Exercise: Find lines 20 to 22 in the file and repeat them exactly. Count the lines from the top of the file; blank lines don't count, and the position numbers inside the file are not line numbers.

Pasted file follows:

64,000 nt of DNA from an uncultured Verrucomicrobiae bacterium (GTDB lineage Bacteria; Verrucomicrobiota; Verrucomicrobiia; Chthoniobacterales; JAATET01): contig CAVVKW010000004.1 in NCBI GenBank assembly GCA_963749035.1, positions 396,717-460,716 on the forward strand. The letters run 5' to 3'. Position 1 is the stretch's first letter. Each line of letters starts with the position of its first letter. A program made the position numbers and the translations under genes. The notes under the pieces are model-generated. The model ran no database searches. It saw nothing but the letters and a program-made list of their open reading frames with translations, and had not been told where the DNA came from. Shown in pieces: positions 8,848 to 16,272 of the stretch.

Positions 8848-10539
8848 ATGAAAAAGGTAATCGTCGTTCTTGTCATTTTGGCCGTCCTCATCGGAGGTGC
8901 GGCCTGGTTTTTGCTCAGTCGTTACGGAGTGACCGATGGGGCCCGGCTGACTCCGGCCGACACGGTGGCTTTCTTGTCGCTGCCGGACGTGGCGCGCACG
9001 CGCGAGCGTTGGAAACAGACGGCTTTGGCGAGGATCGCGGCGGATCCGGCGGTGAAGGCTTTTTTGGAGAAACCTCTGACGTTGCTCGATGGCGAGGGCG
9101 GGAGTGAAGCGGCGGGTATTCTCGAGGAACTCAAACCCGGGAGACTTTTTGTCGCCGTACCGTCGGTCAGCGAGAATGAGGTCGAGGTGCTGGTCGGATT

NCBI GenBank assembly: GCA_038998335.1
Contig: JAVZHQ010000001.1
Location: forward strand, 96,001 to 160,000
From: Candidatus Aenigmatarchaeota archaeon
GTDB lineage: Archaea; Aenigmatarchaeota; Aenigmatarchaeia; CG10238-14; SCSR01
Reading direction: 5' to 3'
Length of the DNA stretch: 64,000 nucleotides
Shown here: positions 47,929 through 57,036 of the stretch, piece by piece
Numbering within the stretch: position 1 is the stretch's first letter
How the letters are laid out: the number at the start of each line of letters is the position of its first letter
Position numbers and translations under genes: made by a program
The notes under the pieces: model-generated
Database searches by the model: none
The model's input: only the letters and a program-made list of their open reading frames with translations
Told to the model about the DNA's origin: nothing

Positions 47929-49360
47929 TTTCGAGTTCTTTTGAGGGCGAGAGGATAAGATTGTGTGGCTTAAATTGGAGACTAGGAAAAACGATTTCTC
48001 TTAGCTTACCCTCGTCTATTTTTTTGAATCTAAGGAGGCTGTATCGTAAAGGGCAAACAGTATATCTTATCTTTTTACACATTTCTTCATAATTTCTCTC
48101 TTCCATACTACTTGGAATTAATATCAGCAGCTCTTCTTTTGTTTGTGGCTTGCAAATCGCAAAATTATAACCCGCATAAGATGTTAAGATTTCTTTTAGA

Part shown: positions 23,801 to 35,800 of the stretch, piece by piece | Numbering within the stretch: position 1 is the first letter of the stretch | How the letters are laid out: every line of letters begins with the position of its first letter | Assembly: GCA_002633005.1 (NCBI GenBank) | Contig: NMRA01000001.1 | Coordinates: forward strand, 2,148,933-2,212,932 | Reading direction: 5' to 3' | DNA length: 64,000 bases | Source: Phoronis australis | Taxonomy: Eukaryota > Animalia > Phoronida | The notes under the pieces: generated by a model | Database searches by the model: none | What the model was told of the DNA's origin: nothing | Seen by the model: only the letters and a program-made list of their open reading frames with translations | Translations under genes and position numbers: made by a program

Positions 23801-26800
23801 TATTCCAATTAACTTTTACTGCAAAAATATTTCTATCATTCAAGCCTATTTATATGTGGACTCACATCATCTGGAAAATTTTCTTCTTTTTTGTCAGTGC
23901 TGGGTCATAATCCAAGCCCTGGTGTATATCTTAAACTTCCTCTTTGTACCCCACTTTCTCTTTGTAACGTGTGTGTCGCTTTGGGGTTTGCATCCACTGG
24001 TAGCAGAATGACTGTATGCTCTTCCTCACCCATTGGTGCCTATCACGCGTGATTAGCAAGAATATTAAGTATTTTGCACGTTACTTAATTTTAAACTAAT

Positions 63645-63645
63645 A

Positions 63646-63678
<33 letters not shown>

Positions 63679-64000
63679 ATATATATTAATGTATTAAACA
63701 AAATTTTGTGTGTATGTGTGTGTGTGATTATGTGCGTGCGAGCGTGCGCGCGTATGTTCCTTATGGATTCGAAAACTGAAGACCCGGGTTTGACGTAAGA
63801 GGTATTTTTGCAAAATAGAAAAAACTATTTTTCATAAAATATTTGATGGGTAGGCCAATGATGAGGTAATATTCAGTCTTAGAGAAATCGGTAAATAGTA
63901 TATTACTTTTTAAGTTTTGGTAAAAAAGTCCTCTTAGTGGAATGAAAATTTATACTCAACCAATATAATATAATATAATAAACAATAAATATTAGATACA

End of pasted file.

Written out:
The model's input: only the letters and a program-made list of their open reading frames with translations
Told to the model about the DNA's origin: nothing

Positions 47929-49360